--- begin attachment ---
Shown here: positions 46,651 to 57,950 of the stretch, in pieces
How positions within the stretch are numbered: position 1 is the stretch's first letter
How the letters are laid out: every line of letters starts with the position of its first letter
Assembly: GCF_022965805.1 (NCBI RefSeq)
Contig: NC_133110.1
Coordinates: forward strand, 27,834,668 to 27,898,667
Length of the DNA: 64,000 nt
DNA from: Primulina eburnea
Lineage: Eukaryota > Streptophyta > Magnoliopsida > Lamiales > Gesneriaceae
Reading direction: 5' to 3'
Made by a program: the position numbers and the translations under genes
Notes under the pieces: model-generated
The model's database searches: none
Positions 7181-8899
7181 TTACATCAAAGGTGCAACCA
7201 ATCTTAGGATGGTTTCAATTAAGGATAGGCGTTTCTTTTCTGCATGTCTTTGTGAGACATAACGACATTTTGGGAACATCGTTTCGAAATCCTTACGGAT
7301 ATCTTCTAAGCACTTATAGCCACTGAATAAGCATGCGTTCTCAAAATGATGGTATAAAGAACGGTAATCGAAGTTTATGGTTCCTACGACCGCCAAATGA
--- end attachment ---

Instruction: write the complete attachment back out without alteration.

Shown here: positions 46,651 to 57,950 of the stretch, in pieces
How positions within the stretch are numbered: position 1 is the stretch's first letter
How the letters are laid out: every line of letters starts with the position of its first letter
Assembly: GCF_022965805.1 (NCBI RefSeq)
Contig: NC_133110.1
Coordinates: forward strand, 27,834,668 to 27,898,667
Length of the DNA: 64,000 nt
DNA from: Primulina eburnea
Lineage: Eukaryota > Streptophyta > Magnoliopsida > Lamiales > Gesneriaceae
Reading direction: 5' to 3'
Made by a program: the position numbers and the translations under genes
Notes under the pieces: model-generated
The model's database searches: none
Positions 7181-8899
7181 TTACATCAAAGGTGCAACCA
7201 ATCTTAGGATGGTTTCAATTAAGGATAGGCGTTTCTTTTCTGCATGTCTTTGTGAGACATAACGACATTTTGGGAACATCGTTTCGAAATCCTTACGGAT
7301 ATCTTCTAAGCACTTATAGCCACTGAATAAGCATGCGTTCTCAAAATGATGGTATAAAGAACGGTAATCGAAGTTTATGGTTCCTACGACCGCCAAATGA